State v. Matthew R. Steffes

Annotate this Case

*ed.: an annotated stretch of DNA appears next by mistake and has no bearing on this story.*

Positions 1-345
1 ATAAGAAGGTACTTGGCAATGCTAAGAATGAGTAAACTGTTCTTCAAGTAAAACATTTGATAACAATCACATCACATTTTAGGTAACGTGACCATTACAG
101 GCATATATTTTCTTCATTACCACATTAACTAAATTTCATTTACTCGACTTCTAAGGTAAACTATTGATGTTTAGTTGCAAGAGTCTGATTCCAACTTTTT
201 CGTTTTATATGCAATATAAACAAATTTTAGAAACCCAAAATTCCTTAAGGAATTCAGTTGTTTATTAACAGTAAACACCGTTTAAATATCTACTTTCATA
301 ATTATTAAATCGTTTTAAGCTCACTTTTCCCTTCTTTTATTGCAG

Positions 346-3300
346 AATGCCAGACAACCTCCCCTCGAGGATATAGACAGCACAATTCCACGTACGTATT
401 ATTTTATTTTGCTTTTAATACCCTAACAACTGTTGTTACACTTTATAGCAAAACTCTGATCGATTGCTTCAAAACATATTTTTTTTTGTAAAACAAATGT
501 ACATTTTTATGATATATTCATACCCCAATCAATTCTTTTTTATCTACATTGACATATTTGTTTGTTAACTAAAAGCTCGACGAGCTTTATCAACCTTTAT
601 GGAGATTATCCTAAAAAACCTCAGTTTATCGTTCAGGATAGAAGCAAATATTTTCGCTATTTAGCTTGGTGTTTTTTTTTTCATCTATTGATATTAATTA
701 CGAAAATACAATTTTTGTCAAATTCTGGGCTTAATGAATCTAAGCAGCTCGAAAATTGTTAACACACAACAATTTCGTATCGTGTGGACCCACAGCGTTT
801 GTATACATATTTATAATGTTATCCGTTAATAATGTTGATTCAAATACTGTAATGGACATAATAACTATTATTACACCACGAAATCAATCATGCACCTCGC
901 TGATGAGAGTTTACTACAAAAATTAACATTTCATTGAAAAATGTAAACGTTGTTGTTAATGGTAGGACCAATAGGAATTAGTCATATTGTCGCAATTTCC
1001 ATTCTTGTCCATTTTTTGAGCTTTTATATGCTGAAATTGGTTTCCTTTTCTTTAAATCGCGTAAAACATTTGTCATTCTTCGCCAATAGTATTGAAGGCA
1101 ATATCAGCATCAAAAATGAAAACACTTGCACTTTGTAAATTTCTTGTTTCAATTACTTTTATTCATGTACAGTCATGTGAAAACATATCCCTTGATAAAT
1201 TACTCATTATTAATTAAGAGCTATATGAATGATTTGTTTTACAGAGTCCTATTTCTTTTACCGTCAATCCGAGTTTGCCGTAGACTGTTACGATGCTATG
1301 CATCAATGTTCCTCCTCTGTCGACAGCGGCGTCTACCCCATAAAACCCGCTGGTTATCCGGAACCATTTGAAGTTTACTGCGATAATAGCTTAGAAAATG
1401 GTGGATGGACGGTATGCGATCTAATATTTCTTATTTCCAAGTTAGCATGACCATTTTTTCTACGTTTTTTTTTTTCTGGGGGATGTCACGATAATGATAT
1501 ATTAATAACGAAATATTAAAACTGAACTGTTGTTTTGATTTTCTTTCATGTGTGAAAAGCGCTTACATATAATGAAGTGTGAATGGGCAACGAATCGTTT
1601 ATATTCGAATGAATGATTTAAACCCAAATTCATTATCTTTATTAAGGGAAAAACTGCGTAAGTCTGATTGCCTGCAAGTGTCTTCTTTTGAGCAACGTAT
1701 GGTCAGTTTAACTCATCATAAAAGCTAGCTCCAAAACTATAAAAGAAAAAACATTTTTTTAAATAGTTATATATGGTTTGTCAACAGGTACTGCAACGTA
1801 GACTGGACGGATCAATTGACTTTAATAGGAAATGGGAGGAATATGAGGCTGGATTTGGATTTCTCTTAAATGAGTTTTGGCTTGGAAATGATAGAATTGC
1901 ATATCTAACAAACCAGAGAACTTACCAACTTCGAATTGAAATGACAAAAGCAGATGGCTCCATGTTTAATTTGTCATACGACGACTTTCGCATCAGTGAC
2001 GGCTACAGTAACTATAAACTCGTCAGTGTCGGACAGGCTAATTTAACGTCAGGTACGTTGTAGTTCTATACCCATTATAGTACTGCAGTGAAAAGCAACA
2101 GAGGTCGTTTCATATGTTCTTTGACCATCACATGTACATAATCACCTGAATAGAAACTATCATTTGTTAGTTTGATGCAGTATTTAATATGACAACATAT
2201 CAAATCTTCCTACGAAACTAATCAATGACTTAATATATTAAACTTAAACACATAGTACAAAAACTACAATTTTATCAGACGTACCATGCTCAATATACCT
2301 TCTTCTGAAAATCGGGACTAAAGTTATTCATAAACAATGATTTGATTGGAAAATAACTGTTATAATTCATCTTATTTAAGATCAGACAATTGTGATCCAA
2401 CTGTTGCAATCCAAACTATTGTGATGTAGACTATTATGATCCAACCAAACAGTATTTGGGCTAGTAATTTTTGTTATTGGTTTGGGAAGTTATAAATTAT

Download PDF COURT OF APPEALS DECISION DATED AND FILED NOTICE This opinion is subject to further editing. If published, the official version will appear in the bound volume of the Official Reports. March 13, 2012 A party may file with the Supreme Court a petition to review an adverse decision by the Court of Appeals. See WIS. STAT. § 808.10 and RULE 809.62. Diane M. Fremgen Clerk of Court of Appeals Appeal No. Cir. Ct. No. 2004CF2138 2011AP691-CR STATE OF WISCONSIN IN COURT OF APPEALS DISTRICT I STATE OF WISCONSIN, PLAINTIFF-RESPONDENT, V. MATTHEW R. STEFFES, DEFENDANT-APPELLANT. APPEAL from a judgment and an order of the circuit court for Milwaukee County: THOMAS P. DONEGAN, Judge. Affirmed. Before Curley, P.J., Fine and Kessler, JJ. ¶1 CURLEY, P.J. Matthew R. Steffes appeals the judgment convicting him of two counts of conspiracy to commit theft by fraud, contrary to No. 2011AP691-CR WIS. STAT. §§ 939.31, 943.20(1)(d), and 939.62 (2009-10).1 He also appeals the order denying his postconviction motion. Steffes argues: (1) the evidence was insufficient to convict him of conspiracy to commit theft of property by fraud; (2) the evidence was insufficient to prove that the conspiracy members stole more than $2500 worth of electricity; therefore, the offense was not a felony; (3) he is entitled to resentencing because the trial court relied upon an improper factor in sentencing him; and (4) he should be granted a new trial on the grounds that the real controversy was not tried because the trial court improperly instructed the jury on the elements of the theft by fraud, and defense counsel was ineffective for failing to object. We reject his arguments and affirm. I. BACKGROUND. ¶2 A jury found Steffes guilty of two counts of conspiracy to commit theft of property exceeding $10,000 in value by fraud. Steffes an inmate of the Waupun Correctional Institution along with fellow inmate Joshua Howard, worked with individuals outside of the prison to operate a burn-out telephone scam that allowed Steffes to place over 300 calls from prison without paying for them. ¶3 At trial, Rheanan Hoffman, Steffes sister and the mother of Howard s daughter, and Angela Berger, Hoffman s roommate and the mother of Howard s son, explained how the burn-out scam worked. Hoffman and several others including Steffes father and two of Steffes cousins contacted the phone company to set up a line or lines of service. Unbeknownst to the telephone 1 All references to the Wisconsin Statutes are to the 2009-10 version unless otherwise noted. 2 No. 2011AP691-CR company, each phone line was in the name of an individual or business other than the person actually setting up the line. Indeed, some of the phone lines used the names of patients at a healthcare clinic where Berger worked. These fraudulent phone lines were called burn-out lines because the individuals setting them up had no intention of ever paying for the phone service. They understood that the phone company would eventually shut the line down because the service was not being paid for in other words, the line would eventually burn out. The burn-out lines in this case were set up to avoid the prison s Correctional Billing Service, which monitors inmate collect calls to the outside and limits the minutes and dollar amount that a prisoner can exhaust on any one phone number by blocking service until someone pays the balance due. By allowing access to numerous lines, so that when one was blocked they could easily access another, the burn-out scheme allowed Steffes and Howard to flout Correctional Billing Service s blocking mechanism. ¶4 Division of Corrections and Waupun Correctional Institution Investigative Captain Bruce Muraski explained how the telephone system at Waupun works, how outgoing calls are monitored, and how Corrections Billing Services operates to block the overuse of phone lines. He explained that burn-out phone scams are a cottage industry in prison. ¶5 Along with Hoffman s, Berger s, and Muraski s testimony, and the testimony of others involved in the burn-out scam, the State submitted recordings and other documents implicating Steffes. Specifically, the recordings of various calls from the prison, involving both Steffes and other conspirators discussing the burn-out scheme, were played for the jury. For example, in one such call, Steffes gave Hoffman a list of numbers that he suspected would soon be blocked. In another call, Hoffman gave Steffes specific instructions regarding using particular 3 No. 2011AP691-CR phone numbers, and Steffes asked her to confirm that she would have additional lines unblocked for him soon. In yet another call, Steffes instructed another individual regarding how to operate a burn-out line to conduct a three-way call. Additionally, Division of Criminal Investigation Agent Dennis Drazkowski submitted letters written by Howard to Steffes discussing the scheme and instructing Steffes what to do regarding the use of specific burn-out lines. ¶6 Steffes benefitted enormously from the scam. From June 1, 2002 until December 31, 2003, he made approximately 322 calls from prison totaling 6,562 minutes on burn-out lines. ¶7 The damages too were significant. Robert Lindsley who managed the group at the phone company that planned, engineered, and installed the electrical system providing power for the equipment used to deliver telephone service to paying customers testified that the electricity that customers access when using its phone line is worth millions of dollars. Lindsley also explained how use of its telephone network constitutes use of an applied form of electricity. In other words, an electric power network supports the telecommunications network set up by the company. That network supplies electricity to run the telephone network. Thus, when a customer uses the telephone network, he or she is using an applied form of electricity. Additionally, Eric Stevens, an investigator in the phone company s asset protection department, estimated the fair market value to the telephone company of the service fraudulently obtained for each of those lines. Those figures represented the lost fair market value of the service due to non-payment of bills by the co-conspirators, from the date of installation to the date of disconnection of each line. For example, the total amount unpaid for the fictitious Nick s Heating and Cooling, Douyette Advertising Service and 4 No. 2011AP691-CR Douyette Typing Service that were set up under the Steffes/Howard burn-out scheme exceeded $26,000. ¶8 As noted, the jury found Steffes guilty of two counts of conspiracy to commit felony fraud. It found him not guilty of conspiracy to commit identity theft. The trial court sentenced Steffes to fifty-four months imprisonment, explaining that the sentence derived in part from disregard for the individuals whose identities were stolen: And somehow you didn t even think, as you said, that once again you are harming other people. Why wouldn t that thought come to you that these identities that are being used must come from somewhere? And as we saw through trial, they were people in elderly residential homes, various other people who had done nothing wrong to you, did not deserve harm, and by your choice, you kept up this pattern of not paying attention to the harm suffered by others. ¶9 Steffes subsequently filed a motion for postconviction relief, which the trial court denied. He now appeals. II. ANALYSIS. ¶10 Steffes makes four arguments on appeal: (1) the evidence was insufficient to convict him of conspiracy to commit theft of property by fraud; (2) the evidence was insufficient to prove that the conspiracy members stole more than $2500 worth of electricity; therefore, the offense was not a felony; (3) he is entitled to resentencing because the trial court relied upon an improper factor in sentencing him; and (4) he should be granted a new trial on the grounds that the real controversy was not tried because the trial court improperly instructed the jury on the elements of the theft by fraud, and defense counsel was ineffective for failing to object. We discuss each argument in turn. 5 No. 2011AP691-CR (1) There was sufficient evidence for the jury to convict Steffes of conspiracy to commit theft of property by fraud. ¶11 Steffes gives two reasons why the evidence was insufficient to convict him of conspiracy. He argues that the State failed to prove that any member of the conspiracy made a false promise to pay for services. According to Steffes, there was no evidence that when any of the conspiracy members applied for telephone services, they were asked to declare his or her intention to pay for the services. Thus, because there was no expressly made false promise, the evidence was insufficient to support the conviction. Additionally, Steffes argues that he was not a part of the conspiracy because the crime was already complete by the time he got involved. According to Steffes, the crime was already complete because other people like Howard and Hoffman fraudulently obtained the burn-out lines; he simply used them once they had been obtained. Therefore, because Steffes only got involved after the crime was complete, his role was more akin to an accessory after the fact or a recipient of stolen property. ¶12 When reviewing whether sufficient evidence supports Steffes conviction, we may not substitute our judgment for the jury s unless the evidence, viewed most favorably to the [S]tate and the conviction, is so lacking in probative value and force that no trier of fact, acting reasonably, could have found guilt beyond a reasonable doubt. See State v. Watkins, 2002 WI 101, ¶68, 255 Wis. 2d 265, 647 N.W.2d 244 (citation omitted). Under this standard, we may overturn the verdict only if the jury could not possibly have drawn the appropriate inferences from the evidence adduced at trial to find the requisite guilt. See id. We may not overturn the verdict even if we believe the jury should not have found guilt based on the evidence before it. See id. (citation omitted). 6 No. 2011AP691-CR ¶13 Steffes was convicted of conspiracy to commit theft of property by fraud, contrary to WIS. STAT. §§ 939.31 (conspiracy); 943.20(1)(d) (theft of property by fraud); and 939.62 (habitual offender penalty increase). ¶14 WISCONSIN STAT. § 939.31 provides: whoever, with intent that a crime be committed, agrees or combines with another for the purpose of committing that crime may, if one or more of the parties to the conspiracy does an act to effect its object, be fined or imprisoned or both. In other words, [a] conspiracy is an agreement between two or more persons to accomplish a criminal objective. State v. Blalock, 150 Wis. 2d 688, 704, 442 N.W.2d 514 (Ct. App. 1989). The three elements of conspiracy are: (1) intent by the defendant that the crime be committed; (2) agreement between the defendant and at least one other person to commit the crime; and (3) an act performed by one of the conspirators in furtherance of the conspiracy. State v. Routon, 2007 WI App 178, ¶18, 304 Wis. 2d 480, 736 N.W.2d 530; see also WIS JI CRIMINAL 570; State v. West, 214 Wis. 2d 468, 476, 571 N.W.2d 196 (Ct. App. 1997). The crime that is the subject of the conspiracy need not be committed in order for a violation of [§ 939.31] to occur; rather, the focus is on the intent of the individual defendant. Routon, 304 Wis. 2d 480, ¶19. This is because conspiracy focuses on the additional dangers inherent in group activity. See State v. Peralta, 2011 WI App 81, ¶21, 334 Wis. 2d 159, 800 N.W.2d 512 (citation and one set of quotation marks omitted). In theory, once an individual reaches an agreement with one or more persons to perform an unlawful act, it becomes more likely that the individual will feel a greater commitment to carry out his original intent, providing a heightened group danger. Id. (citation and one set of quotation marks omitted). 7 No. 2011AP691-CR ¶15 WISCONSIN STAT. § 943.20(1)(d), (3)(bf)-(c) provide that whoever: [o]btains title to property of another person by intentionally deceiving the person with a false representation ¦ known to be false, made with intent to defraud, and which does defraud the person to whom it is made, in excess of $2500 has committed a felony. False representation includes a promise made with intent not to perform it if it is a part of a false and fraudulent scheme. § 943.20(1)(d). ¶16 In Steffes case, there was ample evidence for the jury to convict him of conspiracy to commit theft of property by fraud. As noted, the State submitted numerous recordings and other documents implicating Steffes. For example, the recordings of various calls from the prison involving Steffes not only discussing the burn-out scheme, but also instructing others on how to conduct the scheme, were played for the jury. Additionally, Agent Drazkowski submitted letters written by Howard to Steffes discussing the scheme and instructing Steffes what to do regarding the use of specific burn-out lines. In total, Steffes made over 300 calls using burn-out phone lines, totaling over 6500 minutes of talk time and, as will be discussed further infra, over $26,000 of value in applied electricity. This evidence was sufficient to establish that Steffes: (1) intended to steal and use phone services that did not belong to him via fraudulent means; (2) agreed with at least one other person to commit the crime; and (3) performed acts in furtherance of the conspiracy. See Routon, 304 Wis. 2d 480, ¶18; WIS JI CRIMINAL 570; West, 214 Wis. 2d at 476. ¶17 Moreover, contrary to what Steffes argues, there is no legal requirement under WIS. STAT. § 943.20(1)(d) that at least one of the co-conspirators expressly promise the phone company that it would pay for the fraudulently obtained phone lines. Steffes argument that [t]here was no evidence ¦ that when one applies for telephone services, one is asked to declare 8 No. 2011AP691-CR his or her intention to pay for the services misses the point. Section 943.20(1)(d) does not require direct evidence of as Steffes argues a false promise expressly made. See id. Rather, it requires that the offender intentionally deceiv[e] the victim with a false representation ¦ known to be false, made with intent to defraud. See id. There was plenty of evidence in the record that members of the burn-out scam intentionally deceived the phone company with numerous false representations made with the express purpose to defraud the company. Hoffman herself admitted to using information from other individuals such as unsuspecting clients of the clinic where Berger worked to set up false phone accounts, including fake businesses such as Nick s Heating and Cooling and Douyette Typing Service with the express purpose of being able to use phone services without paying for them. As noted, Steffes both actively participated in and benefitted from these false representations. ¶18 Furthermore, contrary to what Steffes argues, there is also no legal requirement that to join the conspiracy, Steffes must have been involved in the burn-out scheme before the first co-conspirator initially contacted the phone company. Steffes argues that he was not a part of the conspiracy because the crime was already complete by the time he got involved. However, as the evidence at trial showed, Steffes was more than just someone who received access to a stolen phone line after others had taken the trouble to fraudulently obtain and operate it. He received specific instruction on how to use the line so that nobody himself included would get caught. He actively took part in phone calls where perpetuating the scam was discussed. This evidence shows that Steffes was an active participant in many facets of the scheme. There was sufficient evidence to convict him of conspiracy to commit theft by fraud. 9 No. 2011AP691-CR (2) There was sufficient evidence to prove that the conspiracy members stole more than $2500 worth of applied electricity. ¶19 Steffes next argues that, even if the evidence was sufficient to convict him of conspiracy, his conviction must be amended from a felony to a misdemeanor because there was insufficient evidence to prove that more than $2500 of property was stolen. See WIS. STAT. § 943.20(3)(bf)-(c) (fraudulently obtaining property valued in excess of $2500 constitutes a felony). He presents several arguments. First, according to Steffes, while the State presented testimony concerning the value of the telephone services that were stolen, telephone services are not property under the statute. See WIS. STAT. § 943.20(2)(b) (defining property as all forms of tangible property ). In other words, he argues services are not tangible property. Second, Steffes argues that even if it was not services but tangible property in the form of applied electricity that was stolen, there still is insufficient evidence to convict him of a felony because the State s expert, Lindsley, was utterly unable to testify as to the value of the electricity that was involved in the burn-out accounts. Third, Steffes contends that even if phone services are considered tangible property under the statute, the evidence is still insufficient because there is no economic loss where a customer fraudulently obtains service. (Emphasis omitted.) According to Steffes, there was no evidence that the phone company lost money or that the calls of paying customers were unable to be completed because of the burn-out lines. The only true loss was a miniscule amount of electricity. Steffes argues, [e]conomically speaking, [the phone company] s bottom line would have been no different even if the burn-out phones had never been set up. ¶20 As noted, the issue before us is not whether we believe the jury should have found guilt based on the evidence before it, but whether the 10 No. 2011AP691-CR evidence, viewed most favorably to the [S]tate and the conviction, is so lacking in probative value and force that no trier of fact, acting reasonably, could have found guilt beyond a reasonable doubt. See Watkins, 255 Wis. 2d 265, ¶68 (citation omitted). As with all statutory analysis, we begin by looking at the language of the statute itself. See State ex rel. Kalal v. Circuit Court for Dane Cnty., 2004 WI 58, ¶45, 271 Wis. 2d 633, 681 N.W.2d 110. ¶21 WISCONSIN STAT. § 943.20(2)(b) defines property as: all forms of tangible property, whether real or personal, without limitation including electricity, gas and documents which represent or embody a chose in action or other intangible rights. ¶22 WISCONSIN STAT. § 943.20(2)(d) further provides, in pertinent part: Except as otherwise provided in this paragraph, value means the market value at the time of the theft or the cost to the victim of replacing the property within a reasonable time after the theft, whichever is less. If the property stolen is ¦ [an] intangible right, value means ¦ the market value of the ¦ right ¦.[2] 2 WISCONSIN STAT. § 943.20(2)(d) provides, in full: Except as otherwise provided in this paragraph, value means the market value at the time of the theft or the cost to the victim of replacing the property within a reasonable time after the theft, whichever is less. If the property stolen is a document evidencing a chose in action or other intangible right, value means either the market value of the chose in action or other right or the intrinsic value of the document, whichever is greater. If the property stolen is scrap metal, as defined in s. 134.405(1)(f), value also includes any costs that would be incurred in repairing or replacing any property damaged in the theft or removal of the scrap metal. If the thief gave consideration for, or had a legal interest in, the stolen property, the amount of such consideration or value of such interest shall be deducted from the total value of the property. 11 No. 2011AP691-CR ¶23 Construing the statutory language to give words their ordinary meaning, as we are required to do, see State v. Tucker, 2005 WI 46, ¶11, 279 Wis. 2d 697, 694 N.W.2d 926, we conclude that the term electricity found in WIS. STAT. § 943.20(2)(b) is broad enough to encompass the transmission of electricity over telephone lines. The statute does not specifically distinguish the type of electricity being used, or which utility is providing the electricity. The lack of such specificity convinces us that the legislature intended the term electricity to be interpreted broadly, and that electricity used to transmit the human voice via telephone lines falls within the term electricity used in § 943.20(2)(b). See State v. Quintana, 2008 WI 33, ¶32, 308 Wis. 2d 615, 748 N.W.2d 447 ( When the legislature does not use words in a restricted manner, the general terms should be interpreted broadly to give effect to the legislature s intent. ). ¶24 We further conclude that the market value to the telephone company of the services that the burn-out scam fraudulently obtained is the correct measure of the value of the stolen property in this case. While Steffes argues that the phone company suffered no economic loss from the burn-out scam, he provides no support for the contention that the value of the stolen electricity ought to be valued this way. See State v. McMorris, 2007 WI App 231, ¶30, 306 Wis. 2d 79, 742 N.W.2d 322 (The court of appeals may choose not to consider arguments unsupported by references to legal authority, arguments that do not reflect any legal reasoning, and arguments that lack proper citations to the record. ). Indeed, his argument runs contrary to the plain language of the statute, which provides that the measure of value of the stolen property is its fair market value. See WIS. STAT. § 943.20(2)(d). The undisputed evidence is that the phone company lost over $26,000 in billable services i.e., applied electricity on the fraudulent Nick s 12 No. 2011AP691-CR Heating and Cooling, Douyette Advertising Service and Douyette Typing Service accounts. There was, therefore, sufficient evidence for the jury to rely on in determining that the market value to the phone company for each count of conspiracy under which Steffes was charged exceeded $10,000. See Watkins, 255 Wis. 2d 265, ¶68; WIS. STAT. § 943.20(3)(bf)-(c). (3) Steffes is not entitled to resentencing because the trial court did not rely on an improper factor in sentencing him. ¶25 Steffes also argues that he is entitled to resentencing because the trial court relied on an allegedly improper factor. Specifically, Steffes argues the trial court noted that Steffes was involved in a scheme in which the identities of vulnerable people were stolen, even though Steffes was found not guilty of identity theft. According to Steffes, the trial court should have focused solely on the victim of the crimes of which he was convicted, in this case, the phone company. Because it did not do so, the trial court based Steffes sentence on an improper factor. ¶26 A defendant has a constitutionally protected due process right to be sentenced upon accurate information. State v. Tiepelman, 2006 WI 66, ¶9, 291 Wis. 2d 179, 717 N.W.2d 1. Whether this due process right has been denied is a constitutional issue that we review de novo. See id. ¶27 In Steffes case, the trial court did not err by noting that Steffes was involved in a scheme in which the identities of vulnerable people were stolen, even if Steffes was in fact acquitted of the identity theft charge. This is because [a] sentencing court may consider uncharged and unproven offenses and facts related to offenses for which the defendant has been acquitted. See State v. 13 No. 2011AP691-CR Leitner, 2002 WI 77, ¶45, 253 Wis. 2d 449, 646 N.W.2d 341 (footnote omitted). Therefore, Steffes is not entitled to resentencing. (4) Steffes is not entitled to a new trial on the ground that the real controversy was not fully tried. ¶28 As a final matter, Steffes argues that the real controversy was not fully tried because the trial court made two errors in instructing the jury. First, the court failed to instruct the jury on the fact that under the theft by fraud statute, a false representation can include a promise made with intent not to perform it. Second, the court instructed the jury that a promise may be express or implied but, according to Steffes, that is not the law. Steffes also argues that his trial counsel was ineffective for failing to object to these two errors. ¶29 We disagree. Steffes provides no record citation pointing us to the trial court s giving the jury instructions at issue. He does not, beyond baldly asserting that [t]his is simply not the law, explain the legal basis for his contention that a promise must be express, and cannot be implied. As we have already explained, WIS. STAT. § 943.20(1)(d) does not require direct evidence of as Steffes argues a false promise expressly made. See id. Moreover, Steffes does not explain why trial counsel s decision not to object to the jury instructions was deficient, or why it was prejudicial. See State v. Mayo, 2007 WI 78, ¶33, 301 Wis. 2d 642, 734 N.W.2d 115 (claim for ineffective assistance of counsel requires defendant to establish that trial counsel s performance was both deficient and prejudicial); Strickland v. Washington, 466 U.S. 668, 697 (1984) (if defendant fails to make a sufficient showing on one prong of ineffective assistance of counsel test, we need not address the other). We therefore conclude that Steffes arguments as to these matters are insufficiently developed, and decline to consider them. See McMorris, 306 Wis. 2d 79, ¶30. 14 No. 2011AP691-CR By the Court. Judgment and order affirmed. Recommended for publication in the official reports. 15